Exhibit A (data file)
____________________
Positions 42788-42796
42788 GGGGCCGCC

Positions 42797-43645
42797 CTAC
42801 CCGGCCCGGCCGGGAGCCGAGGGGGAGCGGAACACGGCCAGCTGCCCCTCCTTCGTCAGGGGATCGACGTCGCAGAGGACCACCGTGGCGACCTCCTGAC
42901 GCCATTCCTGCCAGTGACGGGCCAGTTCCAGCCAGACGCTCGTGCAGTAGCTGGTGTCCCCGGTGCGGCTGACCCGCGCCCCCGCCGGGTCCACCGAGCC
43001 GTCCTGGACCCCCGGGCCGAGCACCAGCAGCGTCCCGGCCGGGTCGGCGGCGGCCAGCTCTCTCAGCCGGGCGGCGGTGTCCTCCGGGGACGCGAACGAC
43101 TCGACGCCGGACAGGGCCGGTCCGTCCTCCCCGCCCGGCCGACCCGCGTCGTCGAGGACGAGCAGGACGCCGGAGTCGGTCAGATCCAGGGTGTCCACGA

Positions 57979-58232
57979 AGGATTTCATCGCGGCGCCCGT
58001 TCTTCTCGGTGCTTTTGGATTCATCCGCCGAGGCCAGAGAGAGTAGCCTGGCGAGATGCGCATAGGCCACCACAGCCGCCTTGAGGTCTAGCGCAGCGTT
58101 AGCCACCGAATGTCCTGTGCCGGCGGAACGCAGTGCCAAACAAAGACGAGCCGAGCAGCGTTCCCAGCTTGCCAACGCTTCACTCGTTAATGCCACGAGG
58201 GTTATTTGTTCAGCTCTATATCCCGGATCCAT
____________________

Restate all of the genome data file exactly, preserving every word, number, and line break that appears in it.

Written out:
Positions 42788-42796
42788 GGGGCCGCC

Positions 42797-43645
42797 CTAC
42801 CCGGCCCGGCCGGGAGCCGAGGGGGAGCGGAACACGGCCAGCTGCCCCTCCTTCGTCAGGGGATCGACGTCGCAGAGGACCACCGTGGCGACCTCCTGAC
42901 GCCATTCCTGCCAGTGACGGGCCAGTTCCAGCCAGACGCTCGTGCAGTAGCTGGTGTCCCCGGTGCGGCTGACCCGCGCCCCCGCCGGGTCCACCGAGCC
43001 GTCCTGGACCCCCGGGCCGAGCACCAGCAGCGTCCCGGCCGGGTCGGCGGCGGCCAGCTCTCTCAGCCGGGCGGCGGTGTCCTCCGGGGACGCGAACGAC
43101 TCGACGCCGGACAGGGCCGGTCCGTCCTCCCCGCCCGGCCGACCCGCGTCGTCGAGGACGAGCAGGACGCCGGAGTCGGTCAGATCCAGGGTGTCCACGA

Positions 57979-58232
57979 AGGATTTCATCGCGGCGCCCGT
58001 TCTTCTCGGTGCTTTTGGATTCATCCGCCGAGGCCAGAGAGAGTAGCCTGGCGAGATGCGCATAGGCCACCACAGCCGCCTTGAGGTCTAGCGCAGCGTT
58101 AGCCACCGAATGTCCTGTGCCGGCGGAACGCAGTGCCAAACAAAGACGAGCCGAGCAGCGTTCCCAGCTTGCCAACGCTTCACTCGTTAATGCCACGAGG
58201 GTTATTTGTTCAGCTCTATATCCCGGATCCAT